Physiology of normal breathing vs mechanical ventilation

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Our lungs have 23 generations of airway branches. Surface area increases as we travel deeper within the lung. The functional unit of the lungs are the alveoli, responsible for oxygenation and ventilation, which together have a surface area of around 70 m².

For healthy individuals, total lung capacity (TLC, after maximal inspiration) is 6–8 liters. Residual volume (RV, after maximal expiration) is 2–2.5L. The difference between the two is called the vital capacity (VC), 4–6L. Functional residual capacity (FRC, after normal expiration) is 3–4L, which decreases when lying down, during anesthesia, etc. In short, everything that causes atelectasis. Anatomical dead space (Vd) is around 100–150ml, does not contribute to ventilation and is about 30% of tidal volume (Vd/Vt = 0.3). This obviously increases when we add stuff that does not contribute to ventilation, like an endotracheal tube, ventilator tubing, etc. Alveolar minute ventilation is thus around 5L/min.

When we breathe, our respiratory muscles (mainly the diaphragm and intercostal muscles) pull our thoracic cavity outward. This causes a negative intrathoracic (or pleural) pressure, which results in the flow of air from outside (via the mouth) into the lungs.

Our diaphragm is the strongest and thus most important muscle responsible for this. So:

In normal breathing, the dorsal and basal parts of the lung are best ventilated, because that's where the diaphragm is. So it's a good thing nature made sure that they have the highest density of blood vessels compared to other parts of the lungs. Optimal respiratory physiology :)

Side note: the apical parts of the lung are usually called the non-dependent parts, whereas the dorsobasal parts are called the dependent parts. By which they mean: dependent on gravity, as gravity and the weight of the lung act on ventilation by increasing pleural pressure at the base (making it less negative) and thus reducing the alveolar volume. In other words, minute ventilation in the dorsobasal parts is dependent on gravity, but it isn’t in the apical parts. Yes, it confused the hell out of me too and whoever came up with this should be deprived of coffee for the entire year.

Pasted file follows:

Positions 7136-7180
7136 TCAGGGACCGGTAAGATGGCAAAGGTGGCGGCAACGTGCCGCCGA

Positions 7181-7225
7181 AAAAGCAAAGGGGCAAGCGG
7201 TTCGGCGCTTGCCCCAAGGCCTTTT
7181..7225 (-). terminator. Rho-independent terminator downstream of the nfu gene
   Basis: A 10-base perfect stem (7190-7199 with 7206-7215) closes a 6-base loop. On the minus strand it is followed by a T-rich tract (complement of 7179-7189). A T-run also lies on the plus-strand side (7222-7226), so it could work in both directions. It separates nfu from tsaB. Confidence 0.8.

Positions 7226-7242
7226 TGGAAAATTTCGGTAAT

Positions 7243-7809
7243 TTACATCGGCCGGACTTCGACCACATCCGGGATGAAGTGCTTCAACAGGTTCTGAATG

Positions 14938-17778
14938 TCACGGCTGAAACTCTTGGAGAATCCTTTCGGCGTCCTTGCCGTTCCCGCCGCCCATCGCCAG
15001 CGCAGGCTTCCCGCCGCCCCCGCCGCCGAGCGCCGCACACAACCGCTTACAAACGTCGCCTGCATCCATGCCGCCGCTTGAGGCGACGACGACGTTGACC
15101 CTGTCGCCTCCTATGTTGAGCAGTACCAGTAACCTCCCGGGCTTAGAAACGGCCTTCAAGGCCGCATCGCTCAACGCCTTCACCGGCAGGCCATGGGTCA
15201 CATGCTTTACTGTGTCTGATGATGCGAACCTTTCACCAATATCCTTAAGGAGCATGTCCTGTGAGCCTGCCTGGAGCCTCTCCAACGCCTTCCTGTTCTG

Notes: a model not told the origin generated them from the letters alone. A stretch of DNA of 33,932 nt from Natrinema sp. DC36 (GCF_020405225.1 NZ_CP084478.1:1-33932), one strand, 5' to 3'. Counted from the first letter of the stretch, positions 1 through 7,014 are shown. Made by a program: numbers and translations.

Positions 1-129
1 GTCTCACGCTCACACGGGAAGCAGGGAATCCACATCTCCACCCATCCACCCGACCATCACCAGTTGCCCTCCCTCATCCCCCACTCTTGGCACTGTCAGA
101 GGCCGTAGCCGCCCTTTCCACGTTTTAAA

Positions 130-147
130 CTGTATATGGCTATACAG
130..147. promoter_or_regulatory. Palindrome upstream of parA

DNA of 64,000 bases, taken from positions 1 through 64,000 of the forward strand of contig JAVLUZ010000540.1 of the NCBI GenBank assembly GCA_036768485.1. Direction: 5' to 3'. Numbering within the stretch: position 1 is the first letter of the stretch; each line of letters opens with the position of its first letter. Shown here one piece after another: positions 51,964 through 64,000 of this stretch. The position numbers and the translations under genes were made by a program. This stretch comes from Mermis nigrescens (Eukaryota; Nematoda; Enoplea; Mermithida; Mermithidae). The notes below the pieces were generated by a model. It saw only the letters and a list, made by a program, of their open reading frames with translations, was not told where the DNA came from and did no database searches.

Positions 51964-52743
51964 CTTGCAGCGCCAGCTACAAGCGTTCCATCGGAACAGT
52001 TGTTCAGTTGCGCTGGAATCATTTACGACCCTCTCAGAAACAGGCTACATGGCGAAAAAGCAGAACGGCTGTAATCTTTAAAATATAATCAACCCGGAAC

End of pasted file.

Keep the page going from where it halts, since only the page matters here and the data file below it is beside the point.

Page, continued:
Now with mechanical ventilation, air is pushed in by the ventilator. And as air likes to travel via the path of least resistance, this usually means that the apical parts of the lung are better ventilated relative to the dorsobasal parts (which contain all the blood vessels!) when compared to normal breathing.

Now imagine your patient has sick ARDS lungs, which usually affects the dorsobasal lung areas disproportionately. This phenomenon is even more exaggerated! The apical parts of the lung receive the majority of the tidal volume, which should have you triggered to consider the following:

  1. The regions with least perfusion are best ventilated (V/Q mismatch)
  2. The regions with the most perfusion are the worst ventilated (V/Q mismatch)
  3. The regions with the least resistance (apical) are at risk for ventilator induced lung injury (VILI), as they receive most of the volume and pressure generated by the ventilator.

Did I mention V/Q mismatch? ;)

Now, does that mean we shouldn't ventilated our patients? Of course not! But we should be aware that our life saving treatment can have detrimental effects on the lungs as well, so we can try and minimalize these negative effects.

So the next time you're ventilating a patient, ask yourself if their lungs are either homogeneously or heterogeneously affected by their disease?

  • If homogeneously (eg. pulmonary edema due to congestive heart failure), the air traveling in the lungs is probably spread evenly.
  • If heterogeneously (eg. pneumonia, some ARDS), beware of overdistension and VILI in certain areas of the lung

Stay tuned for my other writings to learn how to achieve safe mechanical ventilation.

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I'm an intensivist and clinical pharmacologist, spreading the love for and knowledge of acute and critical care medicine on YouTube

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